Wednesday, February 20, 2008

Papal Worship, Yankee Style

After two days of site-visits in Washington, the new papal MC Msgr Guido Marini arrives in New York today to plot the liturgies for the second leg of B16's 15-20 April East Coast trek.

Named last October as Master of Papal Liturgical Celebrations, the US swing will be the first PopeTrip for "Marini II," whose tenure to date has brought a distinctive sense of "restoration" to the pontiff's worship, from the reintroduction of lace albs and antique thrones to the first public papal Mass celebrated in the ad orientem stance in four decades. (Marini's shown over Papa Ratzi's shoulder at the aforementioned liturgy -- January's Baptism Mass in the Sistine Chapel.)

As he did in the capital, the chief conductor of papal prayer will visit all the Big Apple venues for Benedict's three-day stay, including St Joseph's Seminary, Dunwoodie (where the Pope will meet with young people and disabled children on the 19th, the third anniversary of his election), Ground Zero, St Patrick's Cathedral and Yankee Stadium, site of the climactic Sunday Mass on the 20th. Along for the journey are two of Marini's assistant MCs, including Msgr William Millea, the longtime official of the Secretariat of State and native of the diocese of Bridgeport, and Brooklyn-born Msgr Anthony Sherman, the US bishops' new Worship Czar. As in DC, the traveling party will be accompanied to each site by a horde of local officials involved in the visit's advance work.

While the extent to which the arrangements for the visit's three "Road Masses" will reflect Marini's stamp has yet to emerge, Vatican officials reportedly sought to avert large numbers of concelebrants at the liturgies during the planning's initial stages. In the end, however, the Yanks won out, and all clerics present at the Masses who wish to do so may don their vestments and celebrate with the Pope.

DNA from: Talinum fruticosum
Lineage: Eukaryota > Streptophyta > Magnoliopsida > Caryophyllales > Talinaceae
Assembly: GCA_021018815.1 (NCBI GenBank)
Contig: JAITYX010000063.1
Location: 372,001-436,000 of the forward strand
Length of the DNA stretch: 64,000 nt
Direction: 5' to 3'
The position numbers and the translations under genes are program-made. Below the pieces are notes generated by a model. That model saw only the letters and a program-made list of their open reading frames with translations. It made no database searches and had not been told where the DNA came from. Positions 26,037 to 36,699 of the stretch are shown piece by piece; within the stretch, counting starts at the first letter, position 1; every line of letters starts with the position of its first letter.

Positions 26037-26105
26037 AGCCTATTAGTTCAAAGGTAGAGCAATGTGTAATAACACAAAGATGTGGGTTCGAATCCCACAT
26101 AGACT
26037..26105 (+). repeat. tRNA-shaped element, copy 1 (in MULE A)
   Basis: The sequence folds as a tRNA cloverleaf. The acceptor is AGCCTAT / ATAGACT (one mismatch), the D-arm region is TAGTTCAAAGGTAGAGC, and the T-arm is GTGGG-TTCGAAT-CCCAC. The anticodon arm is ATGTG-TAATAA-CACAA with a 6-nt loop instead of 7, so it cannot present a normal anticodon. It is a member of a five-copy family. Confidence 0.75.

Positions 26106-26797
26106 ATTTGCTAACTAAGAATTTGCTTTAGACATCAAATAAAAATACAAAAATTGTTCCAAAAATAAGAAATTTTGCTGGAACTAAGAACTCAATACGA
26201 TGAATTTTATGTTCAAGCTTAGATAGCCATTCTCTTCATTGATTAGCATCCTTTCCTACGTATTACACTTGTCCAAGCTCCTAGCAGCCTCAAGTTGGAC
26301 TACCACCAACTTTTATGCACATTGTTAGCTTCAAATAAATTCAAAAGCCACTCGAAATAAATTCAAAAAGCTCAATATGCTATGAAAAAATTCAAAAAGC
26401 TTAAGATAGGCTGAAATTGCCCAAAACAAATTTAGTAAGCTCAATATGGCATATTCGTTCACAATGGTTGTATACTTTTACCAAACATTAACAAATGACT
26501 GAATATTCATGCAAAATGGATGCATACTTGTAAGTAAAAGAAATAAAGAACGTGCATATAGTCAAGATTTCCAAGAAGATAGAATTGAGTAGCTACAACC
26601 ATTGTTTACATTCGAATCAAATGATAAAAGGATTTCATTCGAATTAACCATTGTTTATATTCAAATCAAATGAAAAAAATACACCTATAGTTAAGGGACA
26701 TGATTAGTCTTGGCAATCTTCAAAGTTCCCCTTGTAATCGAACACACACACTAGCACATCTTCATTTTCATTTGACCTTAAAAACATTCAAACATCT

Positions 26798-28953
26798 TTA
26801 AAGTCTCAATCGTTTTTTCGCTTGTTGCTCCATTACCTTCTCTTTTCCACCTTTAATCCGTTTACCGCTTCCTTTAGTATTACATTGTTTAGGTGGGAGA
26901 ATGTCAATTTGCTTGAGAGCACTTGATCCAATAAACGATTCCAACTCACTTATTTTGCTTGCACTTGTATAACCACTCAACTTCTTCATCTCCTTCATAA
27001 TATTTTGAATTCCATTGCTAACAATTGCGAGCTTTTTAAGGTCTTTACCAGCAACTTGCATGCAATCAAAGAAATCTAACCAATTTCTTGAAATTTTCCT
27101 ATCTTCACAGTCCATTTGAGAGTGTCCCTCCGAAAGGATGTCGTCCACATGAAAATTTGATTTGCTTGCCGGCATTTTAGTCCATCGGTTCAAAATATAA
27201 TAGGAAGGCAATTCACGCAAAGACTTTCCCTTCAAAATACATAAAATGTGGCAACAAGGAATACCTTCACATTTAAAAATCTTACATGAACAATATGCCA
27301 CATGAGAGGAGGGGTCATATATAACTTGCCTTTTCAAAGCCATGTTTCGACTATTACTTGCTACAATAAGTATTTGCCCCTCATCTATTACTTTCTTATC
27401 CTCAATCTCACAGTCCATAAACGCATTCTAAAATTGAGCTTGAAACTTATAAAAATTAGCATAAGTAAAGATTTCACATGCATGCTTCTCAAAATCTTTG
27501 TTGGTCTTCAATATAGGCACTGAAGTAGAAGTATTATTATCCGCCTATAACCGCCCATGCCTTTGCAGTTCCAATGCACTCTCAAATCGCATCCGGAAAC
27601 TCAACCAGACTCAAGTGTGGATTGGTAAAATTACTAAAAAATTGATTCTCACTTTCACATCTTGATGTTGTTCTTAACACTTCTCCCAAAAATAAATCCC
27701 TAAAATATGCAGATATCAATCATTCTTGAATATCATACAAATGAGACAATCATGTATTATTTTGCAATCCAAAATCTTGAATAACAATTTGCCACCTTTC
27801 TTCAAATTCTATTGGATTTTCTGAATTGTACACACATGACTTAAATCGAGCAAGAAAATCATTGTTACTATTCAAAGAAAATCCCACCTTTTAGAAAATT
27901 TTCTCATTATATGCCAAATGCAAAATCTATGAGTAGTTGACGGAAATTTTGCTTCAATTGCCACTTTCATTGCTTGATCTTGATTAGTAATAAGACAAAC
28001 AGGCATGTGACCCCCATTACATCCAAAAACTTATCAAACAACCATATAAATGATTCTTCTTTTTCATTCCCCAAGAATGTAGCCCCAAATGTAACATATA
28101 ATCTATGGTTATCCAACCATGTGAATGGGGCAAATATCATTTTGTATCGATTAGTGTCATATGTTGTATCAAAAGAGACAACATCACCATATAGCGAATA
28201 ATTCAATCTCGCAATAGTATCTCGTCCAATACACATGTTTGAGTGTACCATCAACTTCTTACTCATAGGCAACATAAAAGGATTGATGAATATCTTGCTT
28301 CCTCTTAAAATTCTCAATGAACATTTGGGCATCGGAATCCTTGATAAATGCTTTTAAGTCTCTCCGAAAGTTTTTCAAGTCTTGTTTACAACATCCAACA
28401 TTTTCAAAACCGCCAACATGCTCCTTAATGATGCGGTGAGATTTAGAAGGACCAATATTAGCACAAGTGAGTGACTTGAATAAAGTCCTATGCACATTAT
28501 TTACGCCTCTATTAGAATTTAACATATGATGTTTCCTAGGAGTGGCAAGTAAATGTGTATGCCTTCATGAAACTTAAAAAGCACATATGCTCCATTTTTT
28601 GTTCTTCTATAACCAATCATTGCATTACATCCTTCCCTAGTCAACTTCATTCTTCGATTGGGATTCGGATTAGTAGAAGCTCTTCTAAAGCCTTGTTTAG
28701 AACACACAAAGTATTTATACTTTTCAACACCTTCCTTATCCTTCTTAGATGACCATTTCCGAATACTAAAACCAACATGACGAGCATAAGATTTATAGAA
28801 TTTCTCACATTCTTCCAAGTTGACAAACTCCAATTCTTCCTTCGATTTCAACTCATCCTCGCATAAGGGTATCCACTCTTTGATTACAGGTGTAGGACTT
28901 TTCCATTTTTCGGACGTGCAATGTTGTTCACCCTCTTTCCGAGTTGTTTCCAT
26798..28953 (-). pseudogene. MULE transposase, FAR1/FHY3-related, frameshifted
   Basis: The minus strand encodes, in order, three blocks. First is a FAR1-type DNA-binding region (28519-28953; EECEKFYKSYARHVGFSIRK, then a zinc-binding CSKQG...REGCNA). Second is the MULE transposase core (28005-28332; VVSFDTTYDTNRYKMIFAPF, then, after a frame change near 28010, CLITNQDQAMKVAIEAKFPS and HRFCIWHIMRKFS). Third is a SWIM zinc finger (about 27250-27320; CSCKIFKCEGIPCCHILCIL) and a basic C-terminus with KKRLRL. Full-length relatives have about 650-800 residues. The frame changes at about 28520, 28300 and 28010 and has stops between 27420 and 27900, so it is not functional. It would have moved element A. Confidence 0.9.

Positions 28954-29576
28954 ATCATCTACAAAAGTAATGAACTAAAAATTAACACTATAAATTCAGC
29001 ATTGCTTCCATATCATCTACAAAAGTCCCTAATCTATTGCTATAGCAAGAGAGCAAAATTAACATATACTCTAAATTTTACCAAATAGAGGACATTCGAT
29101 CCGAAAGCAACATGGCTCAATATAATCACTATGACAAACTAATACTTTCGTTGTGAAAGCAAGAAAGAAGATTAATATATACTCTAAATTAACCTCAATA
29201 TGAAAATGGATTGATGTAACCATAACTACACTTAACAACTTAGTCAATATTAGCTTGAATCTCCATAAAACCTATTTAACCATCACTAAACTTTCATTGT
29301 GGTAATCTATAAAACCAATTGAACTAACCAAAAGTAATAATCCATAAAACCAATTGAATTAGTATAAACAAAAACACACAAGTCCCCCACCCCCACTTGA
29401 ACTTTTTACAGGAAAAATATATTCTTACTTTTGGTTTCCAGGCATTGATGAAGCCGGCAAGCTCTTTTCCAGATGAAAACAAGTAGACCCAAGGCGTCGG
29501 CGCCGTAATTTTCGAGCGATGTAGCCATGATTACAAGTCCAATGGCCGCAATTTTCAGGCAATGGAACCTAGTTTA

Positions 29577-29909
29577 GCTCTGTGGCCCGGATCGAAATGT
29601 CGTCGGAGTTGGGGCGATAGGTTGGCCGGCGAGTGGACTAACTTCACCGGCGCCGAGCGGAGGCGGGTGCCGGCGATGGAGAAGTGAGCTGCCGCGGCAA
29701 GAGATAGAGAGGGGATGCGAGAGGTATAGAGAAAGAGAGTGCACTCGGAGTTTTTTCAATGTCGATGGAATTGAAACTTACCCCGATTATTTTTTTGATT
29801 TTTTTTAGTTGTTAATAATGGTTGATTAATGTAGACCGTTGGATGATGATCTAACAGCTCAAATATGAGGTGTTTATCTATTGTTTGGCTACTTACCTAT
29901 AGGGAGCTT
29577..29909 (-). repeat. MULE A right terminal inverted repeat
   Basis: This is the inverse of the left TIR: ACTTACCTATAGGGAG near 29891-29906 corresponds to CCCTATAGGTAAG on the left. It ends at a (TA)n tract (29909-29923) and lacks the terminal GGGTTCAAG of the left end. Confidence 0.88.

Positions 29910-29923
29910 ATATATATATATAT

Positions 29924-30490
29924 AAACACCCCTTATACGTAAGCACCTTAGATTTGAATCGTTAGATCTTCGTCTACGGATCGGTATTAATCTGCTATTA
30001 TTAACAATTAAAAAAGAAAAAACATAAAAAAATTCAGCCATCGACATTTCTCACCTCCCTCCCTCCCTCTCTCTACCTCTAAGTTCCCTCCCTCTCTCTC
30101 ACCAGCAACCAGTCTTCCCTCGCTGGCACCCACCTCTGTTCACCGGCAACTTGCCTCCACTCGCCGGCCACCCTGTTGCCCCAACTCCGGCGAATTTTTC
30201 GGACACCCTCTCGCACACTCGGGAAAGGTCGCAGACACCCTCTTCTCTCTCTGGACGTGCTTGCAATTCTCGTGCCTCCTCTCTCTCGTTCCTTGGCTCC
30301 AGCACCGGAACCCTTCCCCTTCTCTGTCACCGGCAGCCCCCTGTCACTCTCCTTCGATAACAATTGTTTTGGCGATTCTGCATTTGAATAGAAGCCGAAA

(In contrast to standard Stateside practice of all attending priests and bishops offering the Eucharist together, concelebration in Rome is strictly by invitation only at all papal Masses but two -- the twin celebrations of Holy Thursday -- with all others, cardinals included, vesting in choir.)

Also from the Hudson end of things, the Westchester Journal News has unveiled its PopePage for the visit, with video, photos and posts and commentary by its religion writer, Gary Stern.

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Speaking of papal liturgy, the Pittsburgh Post-Gazette's Ann Rodgers recently profiled Steel City native Tom Stehle, now a DC-area parish liturgist and music director for the 17 April PopeMass at Washington's Nationals Park.

Though Stehle maintains that his role as cantor at DC Archbishop Donald Wuerl's 1988 installation as bishop of Pittsburgh probably had little to do with his selection to play for the pontiff, looming much larger was Wuerl's desire for the ballfield liturgy "to reflect parish worship at its best."